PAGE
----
German policy changed drastically in late 1938, after the annexation of Sudetenland sealed the fate of Czechoslovakia, and Poland became Hitler's next target. In October 1938, German Foreign Minister Joachim Ribbentrop presented Poland with the proposition of renewing the agreement in exchange for allowing the Free City of Danzig to be annexed by Germany and the construction of an extraterritorial motorway and railway through the Polish Corridor, with Germany accepting Poland's postwar borders.[28] Since Poland refused, Hitler denounced the declaration unilaterally on 28 April, 1939[29] during an address before the Reichstag while Germany renewed its territorial claims in Poland. A note to Poland from the German government on 28 April 1938 expressed the view that their denunciation was justified by the signing of the Anglo-Polish alliance.[30] After another few months of rising tension and the Molotov–Ribbentrop Pact between Germany and the Soviet Union, which contained a secret protocol by which Hitler and Stalin agreed to divide Poland between them, Germany invaded Poland on September 1, 1939, which initiated World War II, with the Soviets invading Poland shortly after on 17 September 1939.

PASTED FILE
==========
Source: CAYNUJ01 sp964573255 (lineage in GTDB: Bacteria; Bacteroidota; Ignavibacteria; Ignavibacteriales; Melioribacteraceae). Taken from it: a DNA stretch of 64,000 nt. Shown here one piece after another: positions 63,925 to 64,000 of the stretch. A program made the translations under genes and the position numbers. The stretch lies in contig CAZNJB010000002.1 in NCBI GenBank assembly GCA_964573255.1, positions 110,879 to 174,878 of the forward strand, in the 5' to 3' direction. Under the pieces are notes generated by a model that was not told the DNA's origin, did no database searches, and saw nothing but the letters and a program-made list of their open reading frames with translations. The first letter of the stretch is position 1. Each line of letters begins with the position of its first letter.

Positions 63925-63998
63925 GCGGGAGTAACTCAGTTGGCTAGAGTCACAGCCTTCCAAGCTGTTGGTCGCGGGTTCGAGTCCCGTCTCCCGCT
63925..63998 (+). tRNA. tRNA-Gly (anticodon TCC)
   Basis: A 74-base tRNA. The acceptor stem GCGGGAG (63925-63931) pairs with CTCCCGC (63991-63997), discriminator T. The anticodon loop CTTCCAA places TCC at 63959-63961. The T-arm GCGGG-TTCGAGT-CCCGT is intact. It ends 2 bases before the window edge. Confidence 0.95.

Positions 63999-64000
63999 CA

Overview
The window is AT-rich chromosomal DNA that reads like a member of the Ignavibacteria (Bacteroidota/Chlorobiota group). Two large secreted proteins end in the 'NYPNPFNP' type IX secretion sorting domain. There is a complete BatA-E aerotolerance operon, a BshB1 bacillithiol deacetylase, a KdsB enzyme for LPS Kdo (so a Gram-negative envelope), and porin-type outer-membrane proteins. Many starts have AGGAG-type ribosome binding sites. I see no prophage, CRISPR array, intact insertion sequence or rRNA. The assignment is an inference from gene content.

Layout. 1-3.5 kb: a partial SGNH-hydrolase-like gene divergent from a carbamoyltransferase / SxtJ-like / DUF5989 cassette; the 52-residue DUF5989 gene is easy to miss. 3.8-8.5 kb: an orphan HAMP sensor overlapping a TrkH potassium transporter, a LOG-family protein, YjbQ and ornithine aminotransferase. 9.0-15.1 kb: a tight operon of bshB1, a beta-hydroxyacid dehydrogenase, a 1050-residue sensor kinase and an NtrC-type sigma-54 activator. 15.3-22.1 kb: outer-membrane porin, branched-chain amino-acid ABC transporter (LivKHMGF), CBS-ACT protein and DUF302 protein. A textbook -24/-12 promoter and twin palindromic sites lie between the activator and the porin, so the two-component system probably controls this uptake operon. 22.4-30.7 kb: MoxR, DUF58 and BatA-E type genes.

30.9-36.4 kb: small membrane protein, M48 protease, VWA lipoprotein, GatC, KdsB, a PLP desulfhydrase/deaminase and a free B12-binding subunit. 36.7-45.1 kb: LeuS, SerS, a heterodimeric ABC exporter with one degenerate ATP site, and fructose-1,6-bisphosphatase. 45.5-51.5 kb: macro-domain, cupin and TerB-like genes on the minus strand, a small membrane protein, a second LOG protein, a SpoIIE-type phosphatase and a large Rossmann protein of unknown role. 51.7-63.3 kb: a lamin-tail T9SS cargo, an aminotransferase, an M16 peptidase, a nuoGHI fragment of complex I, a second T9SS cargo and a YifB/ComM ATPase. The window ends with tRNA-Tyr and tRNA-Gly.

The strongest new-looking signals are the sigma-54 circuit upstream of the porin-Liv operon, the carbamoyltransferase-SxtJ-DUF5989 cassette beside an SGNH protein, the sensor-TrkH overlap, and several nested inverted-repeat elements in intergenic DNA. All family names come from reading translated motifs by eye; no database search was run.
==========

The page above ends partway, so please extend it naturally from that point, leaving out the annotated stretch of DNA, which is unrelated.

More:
Legacy[edit]

Historiography[edit]

The historical significance of the agreement has been a matter of controversy.[31] The British historian Hugh Seton-Watson, writing in 1945, stated that the 1934 declaration “marked the beginning of German-Polish active cooperation in an aggressive policy in Eastern Europe.”[32] The American historian Anna Cienciala wrote in 1975 that the agreement, together with the Polish-Soviet non-aggression pact, formed a "policy of equilibrium" whereby Poland's leadership sought to preserve Poland's independence by balancing Poland's relations with Germany and the Soviet Union and thus avoid coming under the control of either, and pointed to Pilsudski's refusal on multiple occasions to ally with Germany against the Soviet Union as evidence of this.[15]

Piłsudski distrusted German intentions on the whole but perceived Hitler's origins as an Austrian, rather than a Prussian, as a mitigating factor and stated that Hitler should stay in power as long as possible.[33]

The declaration has been seen as an instance of political weakness brought on by Piłsudski's illness, and it was likened to the interwar lack of leadership that was displayed by Neville Chamberlain and Paul von Hindenburg.[34]